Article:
My neat and tidy worldview only requires that if one calls themselves a follower, member, adherent to an ideology, they actually subscribe to the fundamentals of that ideology, otherwise they are not actually followers thereof. I can think of the five, maybe six ideological constructs I would invest myself as being a part of, and if you were to witness me disagreeing with their core fundaments, I would expect you to say that I did not actually adhere to it. An atheist who believes in deities some of the time, a rationalist who believes sometimes things break the laws of physics because of an invisible, unmeasurable force. I agree with a few moral lessons taught throughout the Bible on humanist grounds, but not because of the moral authority thereof, and therefore I am not a Christian, because the moral authority of God's word is a fundamental value of Christianity. To say I were a Christian while doubting or disagreeing with the fundamental values of it... I would feel extremely wrong. I don't know what to make of self-professed Christians who disagree with the core fundaments of Christian doctrine, whether publicly in words or privately in feelings and actions. And I know they exist, I know they make up the large majority of the faith because I'm friends with several.

No portion of the Bible is the direct word of God. It is all divinely inspired, but it is all the words of men interpreting that divine inspiration. The Bible is not an infallible book of divine law. Your primary mistake seems to have been believing the fools who say it is and then judging an entire religion based on that sole misconception. You and I don't understand why a person would call himself or herself a Christian while doubting or disagreeing with Christianity's fundamental values, but that's only because we've never been in the position of a Christian experiencing a crisis of faith during which they're not yet ready to completely jettison their belief system and community.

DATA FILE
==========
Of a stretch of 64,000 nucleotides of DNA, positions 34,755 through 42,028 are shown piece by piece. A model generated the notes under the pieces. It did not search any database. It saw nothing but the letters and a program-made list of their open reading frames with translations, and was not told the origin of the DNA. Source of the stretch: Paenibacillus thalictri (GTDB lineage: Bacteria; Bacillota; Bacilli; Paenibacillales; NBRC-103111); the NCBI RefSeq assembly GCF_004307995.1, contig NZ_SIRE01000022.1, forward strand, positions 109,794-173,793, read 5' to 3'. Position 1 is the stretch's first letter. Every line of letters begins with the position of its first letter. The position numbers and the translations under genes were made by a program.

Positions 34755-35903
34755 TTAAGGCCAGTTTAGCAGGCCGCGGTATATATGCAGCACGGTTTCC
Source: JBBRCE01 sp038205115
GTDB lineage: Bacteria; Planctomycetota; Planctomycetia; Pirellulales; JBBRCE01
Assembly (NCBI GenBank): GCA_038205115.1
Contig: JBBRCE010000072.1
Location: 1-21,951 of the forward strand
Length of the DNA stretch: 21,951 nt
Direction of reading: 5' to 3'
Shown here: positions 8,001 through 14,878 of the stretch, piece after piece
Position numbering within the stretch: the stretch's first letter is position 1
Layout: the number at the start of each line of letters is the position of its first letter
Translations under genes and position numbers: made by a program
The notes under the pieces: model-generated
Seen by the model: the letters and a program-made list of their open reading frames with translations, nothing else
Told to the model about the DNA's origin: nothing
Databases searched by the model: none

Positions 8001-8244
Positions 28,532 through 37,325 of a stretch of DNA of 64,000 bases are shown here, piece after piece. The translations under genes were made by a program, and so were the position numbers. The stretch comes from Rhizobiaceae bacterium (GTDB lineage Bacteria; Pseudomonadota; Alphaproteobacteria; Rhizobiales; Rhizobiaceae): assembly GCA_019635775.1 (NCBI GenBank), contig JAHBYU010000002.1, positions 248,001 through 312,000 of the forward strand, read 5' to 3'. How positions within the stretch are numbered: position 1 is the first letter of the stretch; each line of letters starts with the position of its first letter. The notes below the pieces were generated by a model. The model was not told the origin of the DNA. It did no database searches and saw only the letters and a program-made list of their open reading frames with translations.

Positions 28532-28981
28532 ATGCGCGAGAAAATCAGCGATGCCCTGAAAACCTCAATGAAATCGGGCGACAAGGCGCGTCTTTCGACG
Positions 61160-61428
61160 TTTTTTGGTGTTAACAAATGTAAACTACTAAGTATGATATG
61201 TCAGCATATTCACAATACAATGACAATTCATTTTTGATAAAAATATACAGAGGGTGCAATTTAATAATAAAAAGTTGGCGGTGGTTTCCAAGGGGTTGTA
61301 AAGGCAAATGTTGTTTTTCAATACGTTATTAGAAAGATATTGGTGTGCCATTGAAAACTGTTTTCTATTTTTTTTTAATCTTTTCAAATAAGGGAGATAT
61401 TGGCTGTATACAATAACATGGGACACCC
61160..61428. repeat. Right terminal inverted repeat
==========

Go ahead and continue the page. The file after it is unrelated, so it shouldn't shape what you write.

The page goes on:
To return to the subject of your neat and tidy worldview, it seems to not allow for human self-contradiction for any reason, which is troublesome, because humans are constantly contradicting themselves.

#3 Posted by bvilleneuve (265 posts) -

@MikkaQ The fundamentals of Christianity (in short) are that God is inherently moral, God's word is true in totality, that they are contained in the Bible and they are moral prescriptions for living. Your family in question only follows, for ease of conversation, 95% of God's prescriptions. Would this mean that they only believe that 95% of the Bible is true? If not, does that mean that only 95% is moral? If not, would they say they are being immoral by not following the word of God, not killing people for working on the Sabbath, suffering witches to live, etc? There must be a conflict here.

Let me stop your right there. Biblical inerrancy is not and never has been an issue for anybody who has done any serious study of the Bible. The Bible is a collection of documents, all written at varying times, for varying audiences, and to varying purposes. To many serious, learned Christians, it is the word of God as focused, refined, and sometimes even altered by the minds of men. I understand that such ambiguity might sound like an effort to tear down your neat world of stark contrasts, but that's only because that's exactly what it is. If your neat, tidy worldview requires that you badly mischaracterize significant parts of it, then your worldview, neat and tidy as it may be, is flawed.

Other than your clumsy attempt at theological commentary, though, you've been doing quite well in this topic. Keep at it. Keep schooling people at basic US history and political theory.